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Opening Day victory for 'MLB 15: The Show'

Video Game Reviews

When Major League Baseball threw out its first pitch for Opening Day that meant only one thing for the world of gaming: "Show" time for PlayStation owners, with Sony San Diego delivering the quintessential baseball experience known as "MLB 15: The Show." And like any perennial contender, this year's edition of "The Show" has brought its A-game and, once again, proves worthy of the highlight reel.

Season ticket holder

The greatest asset of "MLB 15: The Show" is its sense of familiarity. Sony San Diego clearly operates under the axiom of "If it ain't broke, don't fix it." That's why much of the game will look familiar to veterans of the 10-year series. That goes from the intuitive menus that can get you into a game in seconds to the improved product on the field.

Individual games mostly feel the same, with many of the brisk improvements made in last year's game still intact. That means games still move at a quickened pace, with "Road to the Show" players able to focus solely on their own at-bats and their turn on defense, while pitchers can simply worry about their time on the mound. Batting is simple to grasp with this year's iteration allowing players to try and pull pitches in certain directions with the left analog stick. And, most importantly, if the game feels like it's running long, ideas like the Quick Count option of Fast Forward functions are available to help speed things up.

Here's the pitch

If there's an area that the "MLB: The Show" series manages to hit consistently, it's picking up the atmosphere of a proper baseball game. This extends to tense, 10-pitch at-bats, where pitcher performance will be affected by the ongoing struggle or the batter ultimately expressing emotion after striking out on a borderline curveball. Capacity stadium crowds go beyond showing a baseball crowd's personality, like the dedicated fans in jersey waving towels. These crowds can actually impact the game by getting on their feet for close games or reacting to the home team rallying in the late innings, with pitcher and batter performances noticeably affected by the deafening crowd reaction. This is why I love baseball, and I'm elated that "MLB 15: The Show" manages to nail this aspect of America's pastime.

Meanwhile, "Road to the Show" remains as reliable as now-retired Yankee Derek Jeter. The objective remains the same, which is to take either a real player or a custom creation and work him through the minor league ranks before making it to the majors for a fruitful career. There's little new here, but it remains an engaging game mode that takes players through the various phases of the baseball world. And because of the aforementioned refinements made in years' past, it doesn't feel like a major grind to get through games, but each game feels more like a daily quest in its brevity.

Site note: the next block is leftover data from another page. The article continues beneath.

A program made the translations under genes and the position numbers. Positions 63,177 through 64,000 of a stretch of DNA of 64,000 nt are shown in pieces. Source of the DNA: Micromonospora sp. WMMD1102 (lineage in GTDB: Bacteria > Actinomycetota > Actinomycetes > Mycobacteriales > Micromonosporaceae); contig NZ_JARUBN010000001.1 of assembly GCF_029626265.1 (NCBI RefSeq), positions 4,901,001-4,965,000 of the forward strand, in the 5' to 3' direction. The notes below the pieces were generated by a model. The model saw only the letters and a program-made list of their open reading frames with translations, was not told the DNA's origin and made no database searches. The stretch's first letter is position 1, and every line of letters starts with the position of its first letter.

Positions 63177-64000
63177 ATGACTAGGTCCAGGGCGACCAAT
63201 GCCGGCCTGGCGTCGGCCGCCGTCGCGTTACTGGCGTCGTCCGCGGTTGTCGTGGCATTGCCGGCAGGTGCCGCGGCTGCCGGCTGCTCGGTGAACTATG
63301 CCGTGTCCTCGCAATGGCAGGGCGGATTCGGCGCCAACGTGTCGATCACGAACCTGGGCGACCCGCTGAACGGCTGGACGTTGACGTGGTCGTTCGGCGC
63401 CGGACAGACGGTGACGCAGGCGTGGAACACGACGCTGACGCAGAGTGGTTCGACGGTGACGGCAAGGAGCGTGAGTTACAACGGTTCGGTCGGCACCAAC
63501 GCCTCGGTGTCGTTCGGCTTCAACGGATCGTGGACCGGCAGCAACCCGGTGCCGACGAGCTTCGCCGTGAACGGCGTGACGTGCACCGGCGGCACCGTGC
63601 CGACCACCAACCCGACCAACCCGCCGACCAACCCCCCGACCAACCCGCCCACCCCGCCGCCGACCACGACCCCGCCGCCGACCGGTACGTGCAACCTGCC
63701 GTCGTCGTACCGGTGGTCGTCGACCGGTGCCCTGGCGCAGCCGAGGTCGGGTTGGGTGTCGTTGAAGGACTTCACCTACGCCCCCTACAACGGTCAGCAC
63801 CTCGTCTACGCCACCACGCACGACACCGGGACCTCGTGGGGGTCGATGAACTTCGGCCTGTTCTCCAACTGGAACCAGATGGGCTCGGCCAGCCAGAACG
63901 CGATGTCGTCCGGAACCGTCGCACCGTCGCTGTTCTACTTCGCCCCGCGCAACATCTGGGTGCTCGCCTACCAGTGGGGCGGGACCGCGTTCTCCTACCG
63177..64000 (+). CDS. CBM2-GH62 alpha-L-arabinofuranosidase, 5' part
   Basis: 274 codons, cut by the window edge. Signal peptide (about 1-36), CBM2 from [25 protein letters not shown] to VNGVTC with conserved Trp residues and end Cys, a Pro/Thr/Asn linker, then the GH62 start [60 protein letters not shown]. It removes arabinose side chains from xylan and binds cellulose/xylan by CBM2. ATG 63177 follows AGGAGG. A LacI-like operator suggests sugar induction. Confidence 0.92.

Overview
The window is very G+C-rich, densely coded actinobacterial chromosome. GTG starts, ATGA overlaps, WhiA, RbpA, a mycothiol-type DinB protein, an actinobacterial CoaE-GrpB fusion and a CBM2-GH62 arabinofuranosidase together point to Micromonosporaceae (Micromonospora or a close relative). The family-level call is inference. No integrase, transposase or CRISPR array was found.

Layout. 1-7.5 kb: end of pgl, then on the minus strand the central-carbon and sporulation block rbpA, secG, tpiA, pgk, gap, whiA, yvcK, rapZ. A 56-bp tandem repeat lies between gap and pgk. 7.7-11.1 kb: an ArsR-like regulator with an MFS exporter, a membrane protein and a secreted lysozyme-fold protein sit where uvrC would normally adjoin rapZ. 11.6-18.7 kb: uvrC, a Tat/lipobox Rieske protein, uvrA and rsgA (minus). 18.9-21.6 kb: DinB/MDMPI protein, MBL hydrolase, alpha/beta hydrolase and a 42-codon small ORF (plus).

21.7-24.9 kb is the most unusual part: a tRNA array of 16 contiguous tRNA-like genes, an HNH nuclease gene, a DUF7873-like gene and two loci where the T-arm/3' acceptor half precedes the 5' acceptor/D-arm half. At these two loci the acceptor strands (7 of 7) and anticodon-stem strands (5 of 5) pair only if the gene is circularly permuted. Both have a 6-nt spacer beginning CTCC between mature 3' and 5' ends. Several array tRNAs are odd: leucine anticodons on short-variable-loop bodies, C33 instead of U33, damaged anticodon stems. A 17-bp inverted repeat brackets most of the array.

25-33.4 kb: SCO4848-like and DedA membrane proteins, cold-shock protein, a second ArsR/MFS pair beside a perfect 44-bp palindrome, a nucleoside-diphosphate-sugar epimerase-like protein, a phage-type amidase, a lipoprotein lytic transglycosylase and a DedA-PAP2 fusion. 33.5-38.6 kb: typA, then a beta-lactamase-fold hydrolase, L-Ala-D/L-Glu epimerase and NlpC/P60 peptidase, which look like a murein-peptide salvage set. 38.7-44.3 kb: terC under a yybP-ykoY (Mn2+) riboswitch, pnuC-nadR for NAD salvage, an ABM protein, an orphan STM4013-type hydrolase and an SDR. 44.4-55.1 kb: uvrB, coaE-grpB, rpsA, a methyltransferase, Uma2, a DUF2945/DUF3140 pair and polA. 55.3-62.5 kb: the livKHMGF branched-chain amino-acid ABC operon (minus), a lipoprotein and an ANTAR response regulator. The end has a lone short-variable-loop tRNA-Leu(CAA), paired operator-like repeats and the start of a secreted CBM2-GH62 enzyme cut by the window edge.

Swinging for the fences

One could offer a criticism that "MLB 15: The Show" is simply more of the same with no major additions. While that's a perfectly reasonable one, I feel that Sony San Diego should be commended for staying the course in this particular instance. This is despite one of the major additions, the card-based Diamond Dynasty mode, mostly striking out, due to its over-reliance on microtransactions.

While series like "Madden" struggle to create a worthwhile product year after year, "The Show" is fortunate in the sense that it has crafted a nearly perfect baseball experience for several years. This year is no different, and while that may not be everyone's cup of tea, the subtle improvements made to each new iteration is good news for baseball fans. The annual debut of "The Show" invokes the same kind of joy any baseball fan gets on Opening Day. I'm happy to grab my bat and glove and play ball.

This review is based on PlayStation 4 and PlayStation Vita download codes provided by the publisher. MLB 15: The Show is available in retail stores and on the PlayStation Store now for $59.99 on PlayStation 4, $39.99 on PlayStation 3, and $19.99 on PlayStation Vita. The game is rated E. For the latest information about videogames, visit


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